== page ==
Smoke exposure – disease matrix
Based on research on the effects of prolonged smoke exposure on one’s health, we created a matrix of diseases – mainly affecting the respiratory system, and their likelihood to occur, in relation to the presence of smoke in the area. More specifically, this 3-dimensional matrix takes into account the intensity of the smoke, the total duration of the exposure, and the disease to be examined and maps those values to the probability of it being observed in the affected population. This manual mapping of the diseases to external factors can be enhanced through the use of the medicalvalues platform, which uses AI and existing datasets to improve diagnostics and prediction accuracy.
The technical process
The following is an interactive map of Greece. The regions are colored according to the intensity of the fire in the area and the affected population, as seen in the color chart. By clicking on the administrative regions, you can see relevant information on the presence of fires in the area and the expected impact it will have on the population’s health.
What comes next
Findings for the European wildfires are highly transferable for large subtropical regions, where slash and burn agriculture, large-scale deforestation, etc. are common patterns. This alone serves to demonstrate the extensive potential of this use case. However, there are ways, in which our results can be enhanced and expanded upon, given additional data and resources. Visual observations, additional metrics, and meteorological data can provide a more accurate and precise image of the smoke intensity in the area and thus allow us to better map the observations to potential diseases. A longer observation period, in particular, would be of high importance, as a great number of diseases only occur after prolonged exposure to smoke. Furthermore, a more detailed model of the affected population would allow for a more specialized and fruitful analysis. For example, the age of the individuals could be considered, as different age groups show different levels of susceptibility to certain symptoms.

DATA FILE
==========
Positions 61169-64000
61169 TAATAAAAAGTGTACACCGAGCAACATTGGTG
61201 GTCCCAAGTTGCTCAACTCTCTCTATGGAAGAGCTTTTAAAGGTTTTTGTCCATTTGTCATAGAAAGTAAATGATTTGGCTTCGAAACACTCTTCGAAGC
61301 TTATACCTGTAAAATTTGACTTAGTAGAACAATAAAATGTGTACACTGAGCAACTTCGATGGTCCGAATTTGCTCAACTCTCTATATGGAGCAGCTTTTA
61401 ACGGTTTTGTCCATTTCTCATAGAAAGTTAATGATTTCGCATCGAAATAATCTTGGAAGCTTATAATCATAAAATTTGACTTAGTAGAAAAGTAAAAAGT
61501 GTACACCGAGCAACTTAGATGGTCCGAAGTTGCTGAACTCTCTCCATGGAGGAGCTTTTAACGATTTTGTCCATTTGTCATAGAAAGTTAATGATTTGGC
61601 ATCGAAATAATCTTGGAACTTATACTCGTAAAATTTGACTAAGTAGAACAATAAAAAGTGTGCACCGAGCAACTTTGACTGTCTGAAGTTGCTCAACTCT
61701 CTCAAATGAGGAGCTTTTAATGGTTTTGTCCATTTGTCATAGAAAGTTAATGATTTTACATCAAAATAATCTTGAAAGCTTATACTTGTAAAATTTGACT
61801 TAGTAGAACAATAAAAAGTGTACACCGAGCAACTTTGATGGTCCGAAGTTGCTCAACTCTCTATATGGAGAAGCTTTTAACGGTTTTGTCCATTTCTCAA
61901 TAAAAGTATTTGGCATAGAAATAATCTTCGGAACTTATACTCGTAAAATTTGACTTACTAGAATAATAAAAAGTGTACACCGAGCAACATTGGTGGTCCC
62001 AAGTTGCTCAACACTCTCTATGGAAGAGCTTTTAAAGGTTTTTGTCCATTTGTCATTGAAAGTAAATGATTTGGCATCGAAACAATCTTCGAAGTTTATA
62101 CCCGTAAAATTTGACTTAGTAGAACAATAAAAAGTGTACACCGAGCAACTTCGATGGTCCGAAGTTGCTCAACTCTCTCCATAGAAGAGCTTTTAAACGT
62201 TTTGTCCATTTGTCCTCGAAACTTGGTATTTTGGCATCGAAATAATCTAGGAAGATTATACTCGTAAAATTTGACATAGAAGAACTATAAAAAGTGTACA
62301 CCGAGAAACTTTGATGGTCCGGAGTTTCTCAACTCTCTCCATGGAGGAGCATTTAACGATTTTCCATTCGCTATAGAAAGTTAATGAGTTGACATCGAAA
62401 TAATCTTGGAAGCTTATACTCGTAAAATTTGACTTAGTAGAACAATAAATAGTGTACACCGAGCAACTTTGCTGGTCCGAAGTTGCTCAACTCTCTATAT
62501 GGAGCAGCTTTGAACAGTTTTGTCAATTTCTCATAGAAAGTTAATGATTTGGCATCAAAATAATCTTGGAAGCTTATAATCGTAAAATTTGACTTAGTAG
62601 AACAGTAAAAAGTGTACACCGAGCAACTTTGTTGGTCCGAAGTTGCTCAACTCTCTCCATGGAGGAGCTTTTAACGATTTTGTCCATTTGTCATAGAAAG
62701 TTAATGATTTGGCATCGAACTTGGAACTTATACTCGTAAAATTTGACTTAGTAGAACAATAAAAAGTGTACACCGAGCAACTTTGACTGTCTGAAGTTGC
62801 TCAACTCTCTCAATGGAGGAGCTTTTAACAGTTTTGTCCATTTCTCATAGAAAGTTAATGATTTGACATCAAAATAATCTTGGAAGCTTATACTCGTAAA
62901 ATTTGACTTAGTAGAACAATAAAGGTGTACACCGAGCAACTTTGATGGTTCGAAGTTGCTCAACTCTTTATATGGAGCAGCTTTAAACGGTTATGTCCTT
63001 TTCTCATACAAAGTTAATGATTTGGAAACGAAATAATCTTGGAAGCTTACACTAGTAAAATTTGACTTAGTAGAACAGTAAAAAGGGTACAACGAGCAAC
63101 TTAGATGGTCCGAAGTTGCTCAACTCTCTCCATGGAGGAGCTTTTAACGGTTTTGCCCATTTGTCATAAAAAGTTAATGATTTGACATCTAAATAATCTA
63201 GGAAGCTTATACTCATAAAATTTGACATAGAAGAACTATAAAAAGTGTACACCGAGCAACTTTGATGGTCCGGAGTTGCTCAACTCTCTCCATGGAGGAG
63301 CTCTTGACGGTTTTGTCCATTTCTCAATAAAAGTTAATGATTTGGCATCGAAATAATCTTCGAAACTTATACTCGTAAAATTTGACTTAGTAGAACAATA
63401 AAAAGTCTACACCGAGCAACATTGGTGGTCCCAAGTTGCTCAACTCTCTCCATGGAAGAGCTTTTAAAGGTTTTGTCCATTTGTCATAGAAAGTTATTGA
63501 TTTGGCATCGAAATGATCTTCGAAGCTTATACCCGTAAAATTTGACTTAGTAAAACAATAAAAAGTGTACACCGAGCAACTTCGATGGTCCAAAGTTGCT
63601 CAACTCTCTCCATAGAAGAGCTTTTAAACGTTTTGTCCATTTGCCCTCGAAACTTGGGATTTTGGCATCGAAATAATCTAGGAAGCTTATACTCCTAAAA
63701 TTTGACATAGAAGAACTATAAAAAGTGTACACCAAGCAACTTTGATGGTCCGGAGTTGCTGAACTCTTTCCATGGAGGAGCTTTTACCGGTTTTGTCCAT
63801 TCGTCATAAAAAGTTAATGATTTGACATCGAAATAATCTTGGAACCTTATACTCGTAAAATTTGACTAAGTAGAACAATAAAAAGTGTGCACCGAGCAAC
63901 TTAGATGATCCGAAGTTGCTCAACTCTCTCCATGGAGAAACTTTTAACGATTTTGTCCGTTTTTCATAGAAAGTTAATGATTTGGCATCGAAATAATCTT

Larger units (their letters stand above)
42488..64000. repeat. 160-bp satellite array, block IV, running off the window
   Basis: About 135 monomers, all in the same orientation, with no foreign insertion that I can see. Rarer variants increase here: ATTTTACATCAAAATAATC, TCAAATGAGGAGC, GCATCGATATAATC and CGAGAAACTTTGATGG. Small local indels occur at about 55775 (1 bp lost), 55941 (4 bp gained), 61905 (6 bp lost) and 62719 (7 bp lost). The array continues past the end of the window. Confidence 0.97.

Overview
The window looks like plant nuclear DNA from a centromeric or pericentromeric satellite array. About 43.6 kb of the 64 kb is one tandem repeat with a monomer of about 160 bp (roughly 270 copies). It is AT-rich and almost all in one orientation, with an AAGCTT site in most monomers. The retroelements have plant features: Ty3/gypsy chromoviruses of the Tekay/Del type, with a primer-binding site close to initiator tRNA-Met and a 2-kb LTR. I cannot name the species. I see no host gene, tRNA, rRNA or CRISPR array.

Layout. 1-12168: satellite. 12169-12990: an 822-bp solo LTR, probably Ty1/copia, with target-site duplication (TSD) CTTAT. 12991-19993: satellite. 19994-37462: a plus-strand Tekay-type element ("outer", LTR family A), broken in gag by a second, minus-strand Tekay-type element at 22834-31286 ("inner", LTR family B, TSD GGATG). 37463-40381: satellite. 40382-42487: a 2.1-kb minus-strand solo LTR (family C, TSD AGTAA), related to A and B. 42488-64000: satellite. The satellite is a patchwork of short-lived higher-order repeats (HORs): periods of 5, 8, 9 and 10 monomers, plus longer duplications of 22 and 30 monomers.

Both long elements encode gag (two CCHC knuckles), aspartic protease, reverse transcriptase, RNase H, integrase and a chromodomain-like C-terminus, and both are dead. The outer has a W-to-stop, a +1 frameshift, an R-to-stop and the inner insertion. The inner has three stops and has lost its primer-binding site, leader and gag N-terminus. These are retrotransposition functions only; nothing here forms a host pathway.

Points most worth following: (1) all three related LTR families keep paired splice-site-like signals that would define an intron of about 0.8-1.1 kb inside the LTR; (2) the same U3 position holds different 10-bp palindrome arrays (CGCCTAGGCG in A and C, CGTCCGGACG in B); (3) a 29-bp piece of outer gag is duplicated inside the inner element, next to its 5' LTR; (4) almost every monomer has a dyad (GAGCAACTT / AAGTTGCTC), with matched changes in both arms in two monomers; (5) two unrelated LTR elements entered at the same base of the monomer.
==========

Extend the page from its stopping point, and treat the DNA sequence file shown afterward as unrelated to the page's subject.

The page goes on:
The big picture
Although being able to predict diseases that may occur following wildfires is undoubtedly important in an era, when wildfires become an increasingly present phenomenon, it is but a small demonstration of the potential that such ventures can reach. Enhancing the results with the help of AI and data gathered from previous disasters can drastically increase the precision and the accuracy of the mapping. Insights into the distribution of doctors and medical personnel in different regions would allow us to find a more effective and case-based allocation of the available resources in times of crisis. Additionally, parametrization and modularization of the application allow for increased flexibility and customizability of this system, which means it can be used seamlessly in different settings and scenarios (natural disasters, harmful phenomena), including floods and air pollution. In other words, this has the potential of becoming an incredibly powerful decision support tool in the hands of health ministries, disaster relief agencies, medical institutions, and global organizations, that can guide them in efficiently and effectively tackling such crises, saving time, resources, exhaustion and potentially lives.